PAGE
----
Max Picton: The EIZ’s have done a fantastic job achieving their goal of stimulating development in town. They aren’t the sole reason many of the developments occurred but they certainly have contributed positively. While not as critical as they once were, they still have a place, as we have the ability to adjust them to align with our community’s current goals.

Julius Bloomfield: I think they have worked to improve the economic stability of the city. During good economic times the incentive packages can be reduced, during hard times they can be increased. A successful community is one that has a well balanced mix of ages, a mix of commercial activity and the housing to meet the needs of a community.

Doug Maxwell: Elimination of the EIZ is my choice. A few years ago I suggested to the economic developer at the time that it was the wrong direction.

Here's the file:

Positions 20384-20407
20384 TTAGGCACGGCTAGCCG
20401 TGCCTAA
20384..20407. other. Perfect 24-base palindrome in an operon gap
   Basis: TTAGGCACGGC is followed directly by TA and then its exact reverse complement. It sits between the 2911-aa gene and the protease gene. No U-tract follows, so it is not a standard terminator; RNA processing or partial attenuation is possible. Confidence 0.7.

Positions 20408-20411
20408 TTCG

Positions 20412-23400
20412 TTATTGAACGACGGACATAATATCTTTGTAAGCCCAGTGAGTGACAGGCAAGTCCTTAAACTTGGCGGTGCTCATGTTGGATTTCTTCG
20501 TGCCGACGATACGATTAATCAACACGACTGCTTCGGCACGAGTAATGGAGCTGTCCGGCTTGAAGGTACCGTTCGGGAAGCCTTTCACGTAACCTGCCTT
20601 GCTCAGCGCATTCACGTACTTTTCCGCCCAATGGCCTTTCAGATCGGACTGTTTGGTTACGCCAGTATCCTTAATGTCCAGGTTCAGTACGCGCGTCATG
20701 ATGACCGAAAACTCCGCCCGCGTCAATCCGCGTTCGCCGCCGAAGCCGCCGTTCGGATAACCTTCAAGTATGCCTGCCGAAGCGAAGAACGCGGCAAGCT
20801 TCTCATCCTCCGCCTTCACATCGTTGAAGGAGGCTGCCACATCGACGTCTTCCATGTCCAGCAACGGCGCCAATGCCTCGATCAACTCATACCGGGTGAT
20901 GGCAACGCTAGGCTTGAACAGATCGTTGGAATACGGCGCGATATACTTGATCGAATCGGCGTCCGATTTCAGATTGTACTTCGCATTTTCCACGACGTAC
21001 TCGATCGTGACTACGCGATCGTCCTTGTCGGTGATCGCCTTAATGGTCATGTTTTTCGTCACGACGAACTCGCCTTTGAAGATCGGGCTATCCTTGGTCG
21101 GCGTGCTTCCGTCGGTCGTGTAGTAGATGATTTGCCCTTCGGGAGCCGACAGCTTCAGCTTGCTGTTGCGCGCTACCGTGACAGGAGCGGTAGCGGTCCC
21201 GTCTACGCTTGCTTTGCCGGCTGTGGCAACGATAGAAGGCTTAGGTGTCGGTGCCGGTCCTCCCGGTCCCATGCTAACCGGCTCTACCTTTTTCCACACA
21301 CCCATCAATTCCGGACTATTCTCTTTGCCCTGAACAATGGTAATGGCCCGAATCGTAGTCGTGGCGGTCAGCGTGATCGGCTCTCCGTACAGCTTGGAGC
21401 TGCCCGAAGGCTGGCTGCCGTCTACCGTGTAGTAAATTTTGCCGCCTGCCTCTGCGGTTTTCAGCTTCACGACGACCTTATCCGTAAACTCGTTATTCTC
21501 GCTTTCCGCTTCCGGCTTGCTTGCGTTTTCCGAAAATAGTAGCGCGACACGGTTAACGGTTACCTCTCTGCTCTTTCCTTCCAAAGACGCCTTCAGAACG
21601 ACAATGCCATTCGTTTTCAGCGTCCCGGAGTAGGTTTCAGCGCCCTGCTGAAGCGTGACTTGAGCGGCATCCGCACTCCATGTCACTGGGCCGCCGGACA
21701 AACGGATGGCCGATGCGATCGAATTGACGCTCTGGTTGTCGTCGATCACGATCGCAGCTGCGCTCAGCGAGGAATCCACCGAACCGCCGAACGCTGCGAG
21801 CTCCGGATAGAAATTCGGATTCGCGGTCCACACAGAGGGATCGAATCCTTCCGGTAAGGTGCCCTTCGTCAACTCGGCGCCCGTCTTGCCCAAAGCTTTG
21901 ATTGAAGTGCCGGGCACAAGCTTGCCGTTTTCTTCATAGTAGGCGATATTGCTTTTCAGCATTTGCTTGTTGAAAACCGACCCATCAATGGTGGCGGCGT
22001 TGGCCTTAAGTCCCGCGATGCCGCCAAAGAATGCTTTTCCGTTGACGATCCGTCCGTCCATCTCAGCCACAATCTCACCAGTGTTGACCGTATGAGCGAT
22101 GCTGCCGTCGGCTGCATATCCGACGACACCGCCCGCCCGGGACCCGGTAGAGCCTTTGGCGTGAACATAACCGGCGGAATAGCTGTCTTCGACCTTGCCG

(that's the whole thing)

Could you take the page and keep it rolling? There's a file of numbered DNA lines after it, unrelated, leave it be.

Katie Robinson: No.These zones only work for a limited time frame and then they need to be eliminated.

Glenn Clark: We all pay so much tax in Penticton. I was never a fan of two tiers like this as it favors new businesses yet established businesses in competition who have long contributed to the city through taxes continue to pay.  I’d vote to change this policy.

Jake Kimberley: No, the E I Zones was a great loss of revenue for the city, revenue that could have helped to rebuild our infrastructure.  Developers only develop when the market is strong which it has been for the last three to four years, they don’t need tax giveaways to courage investment.  I understand the city has lost close to 3 million dollars since they introduced the EIZ giveaway.

Tell us what you think in the comments below.